- 7-1 Introduction
- 7-2 Terminology and Conventions-ANSI
- 7-3 Adding Dimensions to a Drawing
- 7-4 Drawing Scale
- 7-5 Units
- 7-6 Dimensioning Holes and Fillets
- 7-7 Dimensioning Counterbored and Countersunk Holes
- 7-8 Angular Dimensions
- 7-9 Ordinate Dimensions
- 7-10 Baseline Dimensions
- 7-11 Locating Dimensions
- 7-12 Fillets and Rounds
- 7-13 Rounded Shapes-Internal
- 7-14 Rounded Shapes-External
- 7-15 Irregular Surfaces
- 7-16 Polar Dimensions
- 7-17 Chamfers
- 7-18 Symbols and Abbreviations
- 7-19 Symmetrical and Centerline Symbols
- 7-20 Dimensioning to a Point
- 7-21 Dimensioning Section Views
- 7-22 Dimensioning Orthographic Views
- Chapter Projects
7-6 Dimensioning Holes and Fillets
A blind hole is a hole that does not go completely through an object. It has a depth requirement. Figure 7-30 shows a cube with a blind DEEP hole. It was created as follows.
Dimensioning a Blind Hole
1 Draw the block.
2 Click the Hole Wizard tool.
See Figure 7-30.
3 Click the Hole tool in the Hole Type box. Define the hole using the ANSI Inch standard with a Size of 1/2 and a Blind Hole Depth of 1.18in.
4 Click the Positions tab.
5 Locate the hole as shown.
The initial location is an approximation. Use the Smart Dimension tool to specify the exact location of the hole’s centerpoint.
6 Click the green OK check mark.
7 Save the drawing as Block, Blind.
8 Start a new Drawing document and create a front and a top orthographic view of the Block, Blind.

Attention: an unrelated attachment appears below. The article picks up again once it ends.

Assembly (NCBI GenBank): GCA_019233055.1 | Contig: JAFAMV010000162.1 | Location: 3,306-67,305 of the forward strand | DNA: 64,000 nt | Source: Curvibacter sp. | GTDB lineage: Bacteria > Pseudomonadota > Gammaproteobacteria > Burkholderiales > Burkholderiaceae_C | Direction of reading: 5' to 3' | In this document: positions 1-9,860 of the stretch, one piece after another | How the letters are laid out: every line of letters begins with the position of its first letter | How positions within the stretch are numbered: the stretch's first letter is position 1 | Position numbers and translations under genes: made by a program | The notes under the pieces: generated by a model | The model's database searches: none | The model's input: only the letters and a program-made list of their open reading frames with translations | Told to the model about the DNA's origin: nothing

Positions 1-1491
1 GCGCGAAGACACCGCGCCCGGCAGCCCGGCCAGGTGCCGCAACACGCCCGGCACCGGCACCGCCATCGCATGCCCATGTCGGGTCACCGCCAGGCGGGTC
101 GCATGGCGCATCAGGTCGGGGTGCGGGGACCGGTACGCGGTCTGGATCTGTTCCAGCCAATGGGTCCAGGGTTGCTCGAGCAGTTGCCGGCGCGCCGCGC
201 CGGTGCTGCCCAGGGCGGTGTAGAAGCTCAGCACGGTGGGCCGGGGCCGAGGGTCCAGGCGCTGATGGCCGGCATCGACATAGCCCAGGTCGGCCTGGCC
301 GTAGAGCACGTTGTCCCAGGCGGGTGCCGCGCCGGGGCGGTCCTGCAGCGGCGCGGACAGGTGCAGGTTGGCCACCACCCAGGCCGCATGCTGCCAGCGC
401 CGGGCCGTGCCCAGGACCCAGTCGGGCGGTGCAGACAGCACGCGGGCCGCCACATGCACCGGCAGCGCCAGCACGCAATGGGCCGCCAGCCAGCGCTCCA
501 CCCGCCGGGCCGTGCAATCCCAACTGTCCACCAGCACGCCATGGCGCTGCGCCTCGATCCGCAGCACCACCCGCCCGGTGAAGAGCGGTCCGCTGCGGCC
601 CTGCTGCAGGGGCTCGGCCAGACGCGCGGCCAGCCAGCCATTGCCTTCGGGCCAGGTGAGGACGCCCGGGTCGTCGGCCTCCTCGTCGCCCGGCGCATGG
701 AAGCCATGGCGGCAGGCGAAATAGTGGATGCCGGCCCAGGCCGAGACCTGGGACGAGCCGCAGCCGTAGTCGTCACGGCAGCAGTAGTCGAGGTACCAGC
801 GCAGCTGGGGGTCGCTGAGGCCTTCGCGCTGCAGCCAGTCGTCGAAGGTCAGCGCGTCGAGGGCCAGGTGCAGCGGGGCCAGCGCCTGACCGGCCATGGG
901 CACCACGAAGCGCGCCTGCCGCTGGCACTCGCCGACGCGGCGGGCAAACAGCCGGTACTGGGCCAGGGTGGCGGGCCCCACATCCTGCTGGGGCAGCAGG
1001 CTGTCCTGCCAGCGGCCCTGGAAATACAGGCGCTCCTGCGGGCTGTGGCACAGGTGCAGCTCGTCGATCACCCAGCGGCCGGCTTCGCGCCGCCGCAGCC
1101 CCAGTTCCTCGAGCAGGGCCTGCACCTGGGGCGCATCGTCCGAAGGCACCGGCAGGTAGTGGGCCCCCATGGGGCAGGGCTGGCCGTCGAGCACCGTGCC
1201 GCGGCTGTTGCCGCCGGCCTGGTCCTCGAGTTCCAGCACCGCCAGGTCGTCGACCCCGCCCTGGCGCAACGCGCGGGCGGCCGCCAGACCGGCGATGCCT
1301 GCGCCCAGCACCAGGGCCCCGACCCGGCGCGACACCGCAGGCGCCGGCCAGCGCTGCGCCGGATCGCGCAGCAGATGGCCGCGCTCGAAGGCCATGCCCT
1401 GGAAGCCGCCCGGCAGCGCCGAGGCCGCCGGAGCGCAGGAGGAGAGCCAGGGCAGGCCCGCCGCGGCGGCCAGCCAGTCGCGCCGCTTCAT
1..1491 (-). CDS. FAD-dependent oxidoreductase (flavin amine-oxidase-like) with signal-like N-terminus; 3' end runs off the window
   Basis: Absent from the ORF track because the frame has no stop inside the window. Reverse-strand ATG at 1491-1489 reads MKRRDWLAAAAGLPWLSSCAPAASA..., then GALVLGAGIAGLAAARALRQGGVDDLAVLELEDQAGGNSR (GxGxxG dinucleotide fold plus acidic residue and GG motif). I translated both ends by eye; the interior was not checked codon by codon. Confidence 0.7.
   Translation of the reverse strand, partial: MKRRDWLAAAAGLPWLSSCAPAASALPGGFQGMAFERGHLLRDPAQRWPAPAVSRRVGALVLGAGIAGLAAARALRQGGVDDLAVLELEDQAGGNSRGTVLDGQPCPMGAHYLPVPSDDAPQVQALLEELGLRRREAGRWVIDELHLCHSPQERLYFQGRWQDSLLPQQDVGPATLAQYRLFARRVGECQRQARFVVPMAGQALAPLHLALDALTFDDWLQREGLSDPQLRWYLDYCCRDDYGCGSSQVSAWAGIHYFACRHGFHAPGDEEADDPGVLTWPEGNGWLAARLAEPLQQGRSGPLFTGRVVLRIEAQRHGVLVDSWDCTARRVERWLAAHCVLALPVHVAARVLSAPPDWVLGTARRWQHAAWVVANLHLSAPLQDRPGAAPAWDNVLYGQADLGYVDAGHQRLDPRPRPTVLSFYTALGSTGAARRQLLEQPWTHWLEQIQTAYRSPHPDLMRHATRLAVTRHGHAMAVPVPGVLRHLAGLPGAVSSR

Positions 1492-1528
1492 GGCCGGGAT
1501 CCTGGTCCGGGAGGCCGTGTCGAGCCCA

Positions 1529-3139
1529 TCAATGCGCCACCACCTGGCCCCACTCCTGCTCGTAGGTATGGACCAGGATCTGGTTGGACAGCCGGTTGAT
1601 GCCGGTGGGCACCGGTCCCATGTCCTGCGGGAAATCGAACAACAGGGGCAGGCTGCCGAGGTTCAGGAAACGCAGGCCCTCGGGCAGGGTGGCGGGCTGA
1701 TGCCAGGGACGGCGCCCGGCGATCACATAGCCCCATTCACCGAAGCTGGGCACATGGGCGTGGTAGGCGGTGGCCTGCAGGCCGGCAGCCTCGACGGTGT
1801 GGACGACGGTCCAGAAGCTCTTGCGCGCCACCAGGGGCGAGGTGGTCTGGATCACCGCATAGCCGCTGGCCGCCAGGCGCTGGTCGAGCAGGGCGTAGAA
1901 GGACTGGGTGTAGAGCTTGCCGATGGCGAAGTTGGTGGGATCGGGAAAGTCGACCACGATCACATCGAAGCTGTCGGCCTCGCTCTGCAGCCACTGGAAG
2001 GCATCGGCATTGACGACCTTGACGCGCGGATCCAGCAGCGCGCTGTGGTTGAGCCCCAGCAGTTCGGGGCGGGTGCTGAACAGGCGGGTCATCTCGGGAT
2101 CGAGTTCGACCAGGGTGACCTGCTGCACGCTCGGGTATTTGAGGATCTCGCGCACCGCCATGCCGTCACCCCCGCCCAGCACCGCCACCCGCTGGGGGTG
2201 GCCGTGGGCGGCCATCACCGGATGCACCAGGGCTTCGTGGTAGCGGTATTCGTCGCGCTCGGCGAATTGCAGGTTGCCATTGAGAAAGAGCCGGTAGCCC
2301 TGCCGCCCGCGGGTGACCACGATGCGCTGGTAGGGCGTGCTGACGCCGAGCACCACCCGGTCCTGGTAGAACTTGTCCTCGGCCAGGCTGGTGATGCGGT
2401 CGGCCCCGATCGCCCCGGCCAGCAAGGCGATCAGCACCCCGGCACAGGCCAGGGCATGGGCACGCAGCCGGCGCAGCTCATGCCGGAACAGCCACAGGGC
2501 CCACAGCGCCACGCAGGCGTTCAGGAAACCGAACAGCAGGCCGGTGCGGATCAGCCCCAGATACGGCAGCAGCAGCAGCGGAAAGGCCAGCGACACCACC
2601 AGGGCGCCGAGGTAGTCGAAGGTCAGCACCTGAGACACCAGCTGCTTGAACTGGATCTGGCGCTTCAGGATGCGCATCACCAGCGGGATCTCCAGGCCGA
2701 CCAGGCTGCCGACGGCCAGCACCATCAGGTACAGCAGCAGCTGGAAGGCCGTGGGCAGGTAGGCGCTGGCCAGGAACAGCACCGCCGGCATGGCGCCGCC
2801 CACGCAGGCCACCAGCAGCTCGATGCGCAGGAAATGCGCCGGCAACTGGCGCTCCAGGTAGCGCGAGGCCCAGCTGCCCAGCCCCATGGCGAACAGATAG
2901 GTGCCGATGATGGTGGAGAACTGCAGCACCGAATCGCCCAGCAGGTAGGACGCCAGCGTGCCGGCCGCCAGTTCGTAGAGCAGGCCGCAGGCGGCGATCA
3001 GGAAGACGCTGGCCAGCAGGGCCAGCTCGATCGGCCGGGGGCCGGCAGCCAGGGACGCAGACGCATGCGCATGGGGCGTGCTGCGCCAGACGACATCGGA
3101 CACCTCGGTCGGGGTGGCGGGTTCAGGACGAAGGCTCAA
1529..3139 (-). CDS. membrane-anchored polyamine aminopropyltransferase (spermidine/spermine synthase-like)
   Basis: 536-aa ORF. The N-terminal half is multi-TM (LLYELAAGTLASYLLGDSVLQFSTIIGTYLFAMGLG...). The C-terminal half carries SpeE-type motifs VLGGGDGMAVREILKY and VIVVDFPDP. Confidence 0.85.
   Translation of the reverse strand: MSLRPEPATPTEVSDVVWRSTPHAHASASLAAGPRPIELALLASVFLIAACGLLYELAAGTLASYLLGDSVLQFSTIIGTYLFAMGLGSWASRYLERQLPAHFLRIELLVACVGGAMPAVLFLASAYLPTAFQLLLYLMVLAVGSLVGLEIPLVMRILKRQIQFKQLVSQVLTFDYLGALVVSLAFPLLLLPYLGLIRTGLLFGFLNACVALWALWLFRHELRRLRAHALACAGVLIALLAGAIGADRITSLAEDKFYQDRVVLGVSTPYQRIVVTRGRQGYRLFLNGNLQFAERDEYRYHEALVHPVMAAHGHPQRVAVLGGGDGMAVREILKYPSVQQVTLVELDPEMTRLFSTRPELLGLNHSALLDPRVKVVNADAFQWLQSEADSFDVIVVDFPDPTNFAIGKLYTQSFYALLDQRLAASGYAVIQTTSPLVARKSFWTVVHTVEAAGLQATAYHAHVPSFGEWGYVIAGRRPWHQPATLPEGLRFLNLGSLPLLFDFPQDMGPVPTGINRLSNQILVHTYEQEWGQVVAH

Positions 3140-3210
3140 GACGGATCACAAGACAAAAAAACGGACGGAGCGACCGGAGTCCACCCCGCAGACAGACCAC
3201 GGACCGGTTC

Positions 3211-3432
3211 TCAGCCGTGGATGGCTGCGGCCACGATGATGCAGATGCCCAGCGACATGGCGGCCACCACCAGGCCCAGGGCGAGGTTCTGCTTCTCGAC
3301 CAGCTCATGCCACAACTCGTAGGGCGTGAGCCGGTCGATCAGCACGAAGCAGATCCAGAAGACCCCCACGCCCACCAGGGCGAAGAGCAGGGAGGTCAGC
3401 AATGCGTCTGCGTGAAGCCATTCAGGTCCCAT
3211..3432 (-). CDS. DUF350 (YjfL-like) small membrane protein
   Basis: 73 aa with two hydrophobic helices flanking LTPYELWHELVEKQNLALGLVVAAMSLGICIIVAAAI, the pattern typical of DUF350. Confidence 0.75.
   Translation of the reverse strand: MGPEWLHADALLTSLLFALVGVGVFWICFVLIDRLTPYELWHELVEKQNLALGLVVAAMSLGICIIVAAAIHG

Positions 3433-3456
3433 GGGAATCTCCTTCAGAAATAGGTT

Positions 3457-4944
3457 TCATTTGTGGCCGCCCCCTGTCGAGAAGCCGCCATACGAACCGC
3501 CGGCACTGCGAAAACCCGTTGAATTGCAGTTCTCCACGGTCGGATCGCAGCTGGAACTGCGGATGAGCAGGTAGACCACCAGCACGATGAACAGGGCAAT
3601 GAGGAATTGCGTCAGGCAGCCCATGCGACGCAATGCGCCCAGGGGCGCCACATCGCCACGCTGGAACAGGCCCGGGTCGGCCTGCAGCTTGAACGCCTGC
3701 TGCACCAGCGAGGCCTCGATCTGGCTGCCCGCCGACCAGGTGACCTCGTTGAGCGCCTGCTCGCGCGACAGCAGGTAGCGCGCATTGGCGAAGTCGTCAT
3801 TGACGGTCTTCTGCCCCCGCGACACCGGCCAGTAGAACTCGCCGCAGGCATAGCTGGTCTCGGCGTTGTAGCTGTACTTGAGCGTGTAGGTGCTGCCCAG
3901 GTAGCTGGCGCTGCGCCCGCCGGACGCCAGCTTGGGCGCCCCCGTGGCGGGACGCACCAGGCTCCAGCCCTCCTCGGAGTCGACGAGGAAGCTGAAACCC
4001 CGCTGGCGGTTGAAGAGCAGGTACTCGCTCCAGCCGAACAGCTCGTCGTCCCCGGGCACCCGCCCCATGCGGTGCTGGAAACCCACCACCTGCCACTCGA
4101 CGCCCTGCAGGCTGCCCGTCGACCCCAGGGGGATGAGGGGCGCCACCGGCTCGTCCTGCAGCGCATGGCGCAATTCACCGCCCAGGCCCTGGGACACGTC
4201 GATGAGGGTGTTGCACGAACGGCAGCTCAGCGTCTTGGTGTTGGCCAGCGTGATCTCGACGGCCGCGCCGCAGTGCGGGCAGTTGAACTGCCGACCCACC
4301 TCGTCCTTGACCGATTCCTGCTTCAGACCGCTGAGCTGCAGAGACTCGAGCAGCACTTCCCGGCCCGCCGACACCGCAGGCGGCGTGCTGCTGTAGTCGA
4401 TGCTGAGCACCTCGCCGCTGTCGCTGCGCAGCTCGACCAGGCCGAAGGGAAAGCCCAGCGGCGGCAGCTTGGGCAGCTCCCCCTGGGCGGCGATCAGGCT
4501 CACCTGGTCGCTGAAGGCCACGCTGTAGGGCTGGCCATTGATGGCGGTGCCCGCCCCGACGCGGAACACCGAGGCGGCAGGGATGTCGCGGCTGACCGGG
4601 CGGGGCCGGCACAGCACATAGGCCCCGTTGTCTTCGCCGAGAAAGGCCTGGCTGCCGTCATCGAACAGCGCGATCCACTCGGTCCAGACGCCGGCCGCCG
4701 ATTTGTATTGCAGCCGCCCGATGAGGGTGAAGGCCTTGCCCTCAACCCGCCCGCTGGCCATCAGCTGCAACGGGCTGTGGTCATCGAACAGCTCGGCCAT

9 Add dimensions to the views.
10 Click the Annotation tab and click the Hole Callout option.
11 Click the edge of the hole, move the cursor away from the hole, define a location for the hole callout, and click the mouse. The hole callout dimension will initially appear as a rectangular box.
Change the height of the text font if necessary.
12 Save the drawing.
Note that the hole includes a conical point. Holes manufactured using twist drills will have conical points. The conical point is not included in the hole’s depth dimension. A special drill bit can be used to create a flat-bottomed hole.
Figure 7-31 shows three different methods that can be used to dimension a blind hole.
Figure 7-32 shows three methods of dimensioning holes in section views. The single line note version is the preferred method.
Dimensioning Hole Patterns
Figure 7-33 shows two different hole patterns dimensioned. The circular pattern includes the note HOLES. This note serves to define all four holes within the object.
Figure 7-33 also shows a rectangular object that contains five holes of equal diameter, equally spaced from one another. The notation specifies five holes of 10 diameter. The notation means four equal spaces of 20. The notation is a reference dimension and is included for convenience. Reference dimensions are explained in Chapter 9.
Figure 7-34 shows two additional methods for dimensioning repeating hole patterns. Figure 7-35 shows a circular hole pattern that includes two different hole diameters. The hole diameters are not noticeably different and could be confused. One group is defined by indicating letter A; the other is dimensioned in a normal manner.